Jay & Miles X-Plain the X-Men

413 – Convergence (feat. Douglas Wolk)

In which X-Force goes to Burning Man Exploding Colossal Man; Douglas Wolk may or may not have superpowers; Karma gets girlfriends; we are already tired of Reignfire; Meltdown and Sunspot initiate a love triangle; and Jay is writing some more X-Men.


  • Road trips
  • X-Force #75-76
  • New Mutants vol. 4 #30
  • A gatefold and a half
  • Burning Man
  • Exploding Colossal Man
  • Karma’s name
  • Echidna Faire
  • Text
  • Selene (more) (again)
  • Crowd scenes
  • Various character relationships
  • Callbacks
  • Mud
  • A magic box and a fancy stick
  • Eitri the Dwarf
  • A grand conjunction
  • A big, silly fight
  • Peak late ‘90s queer culture
  • Echidna Faire
  • Bowling
  • Etienne Rousseau
  • Updating Bastion’s facial hair
  • Wolverine’s mentees

NEXT EPISODE: The beginning of the end of X-Factor

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  1. First, congratulations, Jay! I’m always interested to see your X-Writing.

    Second, I worked for a local Burning Man franchise for a while. While I never went to the festival itself, I generally enjoyed their workshop. I learned that Australia has two franchises, one on each coast. Also, there’s one in Britain. I can’t help picturing the end of the original Wicker Man.

    Third, as I remember my late 2020 facial hair, it was long, thick, and unkempt. I had no reason to maintain it, so I didn’t. I miss that beard.

  2. Yay, Douglas Wolk! I just finished his book, “All the Marvels” and it is definitely worth the read for those of you on the fence.

  3. For what it’s worth, a “gatefold cover” is when the front cover flips out to create a larger image. X-Force #75 has what is considered a “wraparound” gatefold cover. A “double gatefold cover” is what we saw on Uncanny X-Men #325 or X-Men #45. And someone who points this all out is called a “pedant.”

    I mostly grew up in predominantly white CIS communities so a lot of subtext went completely over my head for most of my life. And, if I’m being honest, a lot of it still does. But, I definitely caught it with Karma in this issue, much as I did with Rictor and Shatterstar which tells me that the “subtext” here is about as subtle as a Rob Liefeld comic. It’s also probably why these characters were shipped off the books when it was glaringly obvious that they were queer characters. Which is says a lot about nervous Marvel was about approaching these things in the ’90s. Though I could be misreading that.

    The John Francis Moore X-Force is probably my absolute favorite. Even more than the Fabian Nicieza run. I was just att he right age for this run to really identify with these characters, even if I’ve never been to a single Burning Man. Excuse me, I meant Exploding Colossal Man.

    1. I forgot to mention:

      Congratulations, Jay, on getting another X-Men. I know you can’t talk about it yet but a part of me is wishing for the unlikely possibility that it’s an Ororo/Yukio story or Kitty/Illyana. Whatever it turns out to be, I eagerly look forward to it.

  4. I’ve generally been glad to read John Francis Moore’s comics. His Doom 2099 run was probably my favorite comic as a kid. I got really pissed at the direction the next writer took the book in, and held a grudge against him ever since.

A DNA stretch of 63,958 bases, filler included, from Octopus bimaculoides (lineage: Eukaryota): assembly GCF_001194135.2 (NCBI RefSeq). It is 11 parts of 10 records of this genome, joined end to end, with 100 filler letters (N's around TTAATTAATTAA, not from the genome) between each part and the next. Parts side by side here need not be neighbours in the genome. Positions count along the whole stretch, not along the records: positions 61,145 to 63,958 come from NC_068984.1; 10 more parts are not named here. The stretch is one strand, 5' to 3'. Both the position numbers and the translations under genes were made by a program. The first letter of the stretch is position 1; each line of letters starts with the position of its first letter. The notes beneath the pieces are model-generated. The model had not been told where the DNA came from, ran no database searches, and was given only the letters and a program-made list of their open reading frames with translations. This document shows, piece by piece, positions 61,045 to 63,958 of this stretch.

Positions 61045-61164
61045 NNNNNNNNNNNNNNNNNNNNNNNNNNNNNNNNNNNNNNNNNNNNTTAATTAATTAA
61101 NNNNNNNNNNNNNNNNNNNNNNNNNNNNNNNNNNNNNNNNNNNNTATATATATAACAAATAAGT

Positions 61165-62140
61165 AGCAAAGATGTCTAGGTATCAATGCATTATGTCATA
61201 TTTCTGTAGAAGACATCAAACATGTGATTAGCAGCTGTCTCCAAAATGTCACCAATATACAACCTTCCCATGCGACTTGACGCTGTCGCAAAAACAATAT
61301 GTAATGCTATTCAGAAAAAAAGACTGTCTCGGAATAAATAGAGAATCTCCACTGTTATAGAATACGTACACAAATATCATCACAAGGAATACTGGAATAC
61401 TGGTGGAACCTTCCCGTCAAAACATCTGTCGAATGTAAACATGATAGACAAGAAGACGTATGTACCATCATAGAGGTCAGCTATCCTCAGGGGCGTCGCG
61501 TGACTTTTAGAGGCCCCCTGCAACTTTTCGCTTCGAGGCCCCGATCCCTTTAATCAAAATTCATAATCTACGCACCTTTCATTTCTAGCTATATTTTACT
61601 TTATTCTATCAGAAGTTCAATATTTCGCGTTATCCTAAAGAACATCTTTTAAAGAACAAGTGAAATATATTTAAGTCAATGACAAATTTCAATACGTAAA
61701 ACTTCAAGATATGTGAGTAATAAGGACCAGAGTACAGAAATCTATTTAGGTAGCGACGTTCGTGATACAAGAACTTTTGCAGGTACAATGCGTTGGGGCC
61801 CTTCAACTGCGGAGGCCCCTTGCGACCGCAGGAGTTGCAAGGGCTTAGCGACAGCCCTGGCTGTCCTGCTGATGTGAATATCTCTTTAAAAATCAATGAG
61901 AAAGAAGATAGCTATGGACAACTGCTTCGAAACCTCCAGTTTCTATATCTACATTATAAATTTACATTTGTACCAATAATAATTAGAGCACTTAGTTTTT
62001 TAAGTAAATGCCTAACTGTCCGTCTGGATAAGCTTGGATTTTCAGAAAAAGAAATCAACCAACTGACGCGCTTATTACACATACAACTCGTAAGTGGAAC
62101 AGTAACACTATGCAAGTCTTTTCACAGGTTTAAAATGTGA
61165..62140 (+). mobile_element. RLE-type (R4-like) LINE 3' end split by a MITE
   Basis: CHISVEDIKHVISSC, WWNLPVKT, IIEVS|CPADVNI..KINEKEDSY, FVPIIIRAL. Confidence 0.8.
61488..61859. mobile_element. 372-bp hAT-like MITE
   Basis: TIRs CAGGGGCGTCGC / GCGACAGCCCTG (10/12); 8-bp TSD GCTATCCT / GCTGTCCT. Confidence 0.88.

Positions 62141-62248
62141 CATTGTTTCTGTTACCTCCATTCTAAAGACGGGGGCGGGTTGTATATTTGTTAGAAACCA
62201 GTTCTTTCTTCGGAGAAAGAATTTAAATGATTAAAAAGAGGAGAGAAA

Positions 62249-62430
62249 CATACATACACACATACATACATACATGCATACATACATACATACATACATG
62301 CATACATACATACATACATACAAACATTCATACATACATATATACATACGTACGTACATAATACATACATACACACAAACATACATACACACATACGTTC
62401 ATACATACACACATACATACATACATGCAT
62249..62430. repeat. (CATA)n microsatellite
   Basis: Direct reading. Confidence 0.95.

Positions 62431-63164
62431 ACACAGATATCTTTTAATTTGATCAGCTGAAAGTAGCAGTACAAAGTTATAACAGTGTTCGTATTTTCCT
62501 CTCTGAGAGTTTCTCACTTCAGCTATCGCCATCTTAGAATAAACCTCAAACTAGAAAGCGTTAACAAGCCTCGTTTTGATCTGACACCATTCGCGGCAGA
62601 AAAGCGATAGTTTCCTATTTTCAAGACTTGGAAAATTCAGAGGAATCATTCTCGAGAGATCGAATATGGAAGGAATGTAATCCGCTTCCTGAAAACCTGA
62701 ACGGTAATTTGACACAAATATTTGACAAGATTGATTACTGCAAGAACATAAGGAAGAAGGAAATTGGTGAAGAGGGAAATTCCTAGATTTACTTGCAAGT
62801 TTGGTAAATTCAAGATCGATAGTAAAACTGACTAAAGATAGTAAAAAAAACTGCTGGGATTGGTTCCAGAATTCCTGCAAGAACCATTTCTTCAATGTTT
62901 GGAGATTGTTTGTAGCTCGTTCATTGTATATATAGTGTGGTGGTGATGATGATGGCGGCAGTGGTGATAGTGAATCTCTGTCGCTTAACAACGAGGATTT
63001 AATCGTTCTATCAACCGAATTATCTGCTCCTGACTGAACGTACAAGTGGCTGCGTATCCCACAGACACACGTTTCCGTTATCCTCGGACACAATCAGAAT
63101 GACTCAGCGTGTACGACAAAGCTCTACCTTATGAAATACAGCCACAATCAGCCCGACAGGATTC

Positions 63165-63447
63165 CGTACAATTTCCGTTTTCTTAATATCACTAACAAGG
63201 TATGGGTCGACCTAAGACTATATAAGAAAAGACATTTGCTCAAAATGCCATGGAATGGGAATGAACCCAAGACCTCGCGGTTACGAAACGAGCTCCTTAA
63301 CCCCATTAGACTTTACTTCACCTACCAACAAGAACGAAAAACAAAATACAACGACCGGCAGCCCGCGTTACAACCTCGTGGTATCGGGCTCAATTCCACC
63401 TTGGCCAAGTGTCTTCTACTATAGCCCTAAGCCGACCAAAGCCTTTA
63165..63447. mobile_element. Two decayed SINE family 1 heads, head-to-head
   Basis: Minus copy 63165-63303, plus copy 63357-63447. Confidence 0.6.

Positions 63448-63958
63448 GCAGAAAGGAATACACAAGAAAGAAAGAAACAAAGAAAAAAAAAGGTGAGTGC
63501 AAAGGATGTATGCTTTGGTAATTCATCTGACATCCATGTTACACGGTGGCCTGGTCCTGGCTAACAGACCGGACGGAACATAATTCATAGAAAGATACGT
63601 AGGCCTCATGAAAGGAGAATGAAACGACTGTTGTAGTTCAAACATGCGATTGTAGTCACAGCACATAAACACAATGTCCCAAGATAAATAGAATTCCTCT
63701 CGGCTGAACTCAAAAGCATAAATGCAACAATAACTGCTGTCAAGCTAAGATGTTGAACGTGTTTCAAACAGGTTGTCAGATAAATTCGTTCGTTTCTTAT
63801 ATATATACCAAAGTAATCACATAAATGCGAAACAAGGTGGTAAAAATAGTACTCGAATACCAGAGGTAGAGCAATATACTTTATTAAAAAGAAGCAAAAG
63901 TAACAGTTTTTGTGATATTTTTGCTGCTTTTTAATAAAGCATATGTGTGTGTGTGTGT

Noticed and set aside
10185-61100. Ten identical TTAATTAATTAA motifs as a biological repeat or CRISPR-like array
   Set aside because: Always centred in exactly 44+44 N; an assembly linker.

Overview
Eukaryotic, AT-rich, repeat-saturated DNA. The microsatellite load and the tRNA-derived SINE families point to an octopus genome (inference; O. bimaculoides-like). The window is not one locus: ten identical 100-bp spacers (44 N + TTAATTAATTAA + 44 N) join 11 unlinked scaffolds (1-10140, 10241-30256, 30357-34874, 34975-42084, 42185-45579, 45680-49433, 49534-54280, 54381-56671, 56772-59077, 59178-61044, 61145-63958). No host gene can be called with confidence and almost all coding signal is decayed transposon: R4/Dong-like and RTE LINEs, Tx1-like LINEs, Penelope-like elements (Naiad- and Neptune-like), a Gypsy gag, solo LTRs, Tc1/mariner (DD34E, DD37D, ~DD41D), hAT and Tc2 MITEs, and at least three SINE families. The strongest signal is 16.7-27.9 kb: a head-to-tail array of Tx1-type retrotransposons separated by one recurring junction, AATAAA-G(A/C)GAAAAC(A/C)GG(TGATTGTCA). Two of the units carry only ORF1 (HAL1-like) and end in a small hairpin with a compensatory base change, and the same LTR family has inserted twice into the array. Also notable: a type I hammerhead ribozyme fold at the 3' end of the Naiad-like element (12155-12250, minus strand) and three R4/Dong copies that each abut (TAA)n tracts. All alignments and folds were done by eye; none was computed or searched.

With the Karma/Shatterstar story, “invert” makes me think of the recent A League of Our Own, where that term was used extensively. On that show, it threads the needle of being old-fashioned, while not being commonly used as a term of hatred today. There are probably a lot of somewhat period-accurate terms that I know I would rather not read. But that show took place in the 40s, not the sliding timescale 90s…

    1. IIRC, Moore was already writing X-Force when Roberto said “wench.” It might just be a thing about his writing that he was deliberately using archaic slurs, as a way to make it clear that offensive language was being used while still avoiding contemporary slurs.

  5. Re: Siryn suddenly being terribly demure and uptight and scandalized-Victorian-matron-y.

    This is a fairly common stereotype of what people from the British Isles are like in American eyes. Especially back then: nowadays, Americans tend to be more aware that they are more religious on average than Britain and Ireland, and with that comes an awareness that, on average, Americans are likely to be more puritanical.

    This is far from the worst offender in the X-books: see how Claremont depicted Betsy Braddock as similarly shocked at these free-spirited Americans. when he brought her into UXM, despite the fact that her established character history had her as having been a model and a secret agent (not to mention a telepath who knew a lot about what other people were really like).

    As for Siryn, well — it was an inaccurate stereotype at the time when these comics came out. But as little as fifteen years earlier, it would have been fair enough (that is, if one allows for all the other ways in which the Cassidys make no @#$#ing sense as products of real Ireland). Ireland had changed very rapidly in the previous decade or so, and it’s not totally unreasonable that John Francis Moore hadn’t kept up.

  6. Congratulations Jay, looking forward to finding out which character(s) you’re working with.

    I was just thinking as this epsiode started “I have no context for Burning Man, so I hope there’s some sort of explanation”, and boy howdy the one that Douglas supplied exceeded my wildest expectations! (I suspect I’d personally enjoy the experience about as much as having a dermal layer removed in one piece without anaesthetic, but for those who do, more power to you)

  7. When Douglas quoted that FF panel I thought ‘ Is that when the Mad Thinker is disguised as Dr Santini in order to turn Ben evil in one of Reeds experiments?’ I then thought ‘This is my mind.’

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